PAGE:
nitrogen application effect on leaf photosynthesis, nonstructural ...

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nitrogen application effect on leaf photosynthesis, nonstructural ...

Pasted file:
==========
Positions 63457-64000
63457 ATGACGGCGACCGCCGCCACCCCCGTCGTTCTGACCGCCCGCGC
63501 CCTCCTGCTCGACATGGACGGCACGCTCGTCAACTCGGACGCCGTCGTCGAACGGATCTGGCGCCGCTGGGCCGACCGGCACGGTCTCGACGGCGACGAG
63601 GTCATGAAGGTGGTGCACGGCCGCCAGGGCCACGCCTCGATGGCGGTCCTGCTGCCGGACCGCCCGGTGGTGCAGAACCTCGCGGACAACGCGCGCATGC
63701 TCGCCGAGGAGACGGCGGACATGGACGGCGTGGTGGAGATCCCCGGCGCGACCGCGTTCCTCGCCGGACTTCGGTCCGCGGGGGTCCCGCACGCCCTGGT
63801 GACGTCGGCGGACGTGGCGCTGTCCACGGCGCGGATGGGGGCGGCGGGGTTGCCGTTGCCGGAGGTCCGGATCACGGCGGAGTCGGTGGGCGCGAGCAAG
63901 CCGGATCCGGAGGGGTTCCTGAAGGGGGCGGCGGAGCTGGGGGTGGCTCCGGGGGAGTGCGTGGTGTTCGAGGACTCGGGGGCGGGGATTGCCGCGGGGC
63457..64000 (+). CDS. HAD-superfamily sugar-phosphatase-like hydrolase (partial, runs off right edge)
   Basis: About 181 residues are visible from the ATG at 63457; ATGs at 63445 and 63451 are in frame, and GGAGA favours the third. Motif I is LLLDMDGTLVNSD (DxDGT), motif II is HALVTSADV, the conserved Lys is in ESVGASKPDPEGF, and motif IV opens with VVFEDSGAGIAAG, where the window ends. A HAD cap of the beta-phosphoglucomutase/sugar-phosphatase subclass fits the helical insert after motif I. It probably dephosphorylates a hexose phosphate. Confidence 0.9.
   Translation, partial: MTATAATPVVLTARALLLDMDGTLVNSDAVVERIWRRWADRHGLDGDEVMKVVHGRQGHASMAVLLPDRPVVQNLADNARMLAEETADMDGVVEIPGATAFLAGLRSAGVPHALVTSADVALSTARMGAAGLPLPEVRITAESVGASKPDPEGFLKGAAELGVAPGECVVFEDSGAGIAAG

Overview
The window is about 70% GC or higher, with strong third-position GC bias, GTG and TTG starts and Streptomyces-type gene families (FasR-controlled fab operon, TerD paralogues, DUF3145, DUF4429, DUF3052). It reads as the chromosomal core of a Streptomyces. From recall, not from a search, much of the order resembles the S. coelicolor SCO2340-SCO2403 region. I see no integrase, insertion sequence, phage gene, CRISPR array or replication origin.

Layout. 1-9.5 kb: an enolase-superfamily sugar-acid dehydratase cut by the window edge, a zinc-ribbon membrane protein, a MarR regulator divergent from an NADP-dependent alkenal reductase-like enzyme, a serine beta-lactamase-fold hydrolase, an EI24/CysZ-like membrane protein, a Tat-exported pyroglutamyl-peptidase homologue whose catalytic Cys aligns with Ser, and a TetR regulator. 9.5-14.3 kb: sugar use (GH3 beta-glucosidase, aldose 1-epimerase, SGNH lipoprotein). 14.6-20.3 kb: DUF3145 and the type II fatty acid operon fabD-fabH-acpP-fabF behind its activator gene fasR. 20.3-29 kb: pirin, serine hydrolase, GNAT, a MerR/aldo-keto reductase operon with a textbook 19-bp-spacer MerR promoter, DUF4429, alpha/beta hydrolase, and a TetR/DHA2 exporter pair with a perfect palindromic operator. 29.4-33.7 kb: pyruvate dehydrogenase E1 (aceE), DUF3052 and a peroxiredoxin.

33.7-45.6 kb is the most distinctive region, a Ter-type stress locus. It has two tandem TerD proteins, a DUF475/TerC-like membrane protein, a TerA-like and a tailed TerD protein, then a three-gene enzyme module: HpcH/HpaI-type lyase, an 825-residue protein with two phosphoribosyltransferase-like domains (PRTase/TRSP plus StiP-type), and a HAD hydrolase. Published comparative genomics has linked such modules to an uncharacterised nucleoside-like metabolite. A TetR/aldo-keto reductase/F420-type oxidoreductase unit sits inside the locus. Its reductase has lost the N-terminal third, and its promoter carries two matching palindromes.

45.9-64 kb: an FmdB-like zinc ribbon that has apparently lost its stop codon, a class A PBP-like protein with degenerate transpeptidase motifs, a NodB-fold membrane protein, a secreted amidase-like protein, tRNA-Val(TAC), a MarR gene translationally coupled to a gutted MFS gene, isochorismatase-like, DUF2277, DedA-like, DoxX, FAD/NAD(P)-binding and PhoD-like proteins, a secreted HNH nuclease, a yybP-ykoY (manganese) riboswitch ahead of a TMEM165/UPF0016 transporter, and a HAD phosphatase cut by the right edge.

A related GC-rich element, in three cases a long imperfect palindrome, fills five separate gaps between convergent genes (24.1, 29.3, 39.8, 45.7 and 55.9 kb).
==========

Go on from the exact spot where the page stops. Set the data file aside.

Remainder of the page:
NITROGEN APPLICATION EFFECT ON LEAFPHOTOSYNTHESIS, NONSTRUCTURAL CARBOHYDRATECONCENTRATIONS AND YIELD OF FIELD-GROWN COTTONDuli Zhao and Derrick M. Oosterhuis 1RESEARCH PROBLEMThe indeterminate growth habit of cotton (Gossypium hirsutum L.) plants makesthem very responsive to changes in the environment and management. Both extra ong>nitrogenong>(N) ong>applicationong> and N deficiency affect the growth and yield. Leaf photosynthesisand plant carbon metabolism are the bases of crop growth and yield development. Therefore,investigating the ong>effectong> of N deficit on carbohydrate content of plant tissues can helpus to understand the physiological mechanism of low N influencing cotton yield.BACKGROUND INFORMATIONMany earlier studies have shown that N deficit is one of major factors influencingcotton plant growth and yield. Low N stress significantly decreases leaf area development,boll retention and lint yield. But little is known about the response ofnonstructural carbohydrate concentrations in different plant tissues to N deficit. A betterunderstanding of the ong>effectong> of N deficit on plant carbon metabolism of field-growncotton is important because the accumulation and partitioning of photo-assimilate isfundamental for yield development. The objective of this study was to determine theong>effectong> of the moderate N deficit on leaf photosynthesis, concentrations of chlorophylland nonstructural carbohydrates, and lint yield.MATERIALS AND METHODSA field experiment was conducted at the Arkansas Agricultural Research andExtension Center, University of Arkansas in Fayetteville. Cotton (cv. Deltapine 20)was planted on 15 May 1995. Each plot consisted of five rows spaced 1 m apart, 10 min length, oriented in a south-north direction, and hand-thinned to nine plants m -1 rowwhen the seedlings had three true leaves. Preplant fertilizer was applied at a rate of 50-27-67 lb N-P-K acre -1 . The two treatments were (1) high N and (2) low N. Based onpreplant fertilizer, the high N treatment received an additional side-dressing of 50 lb Nacre -1 on 30 June 1995 at the early square stage, and the low N treatment received no1Research Associate and Distinguished Professor of Crop Physiology, Crop, Soil, and EnvironmentalSciences Department, Fayetteville.69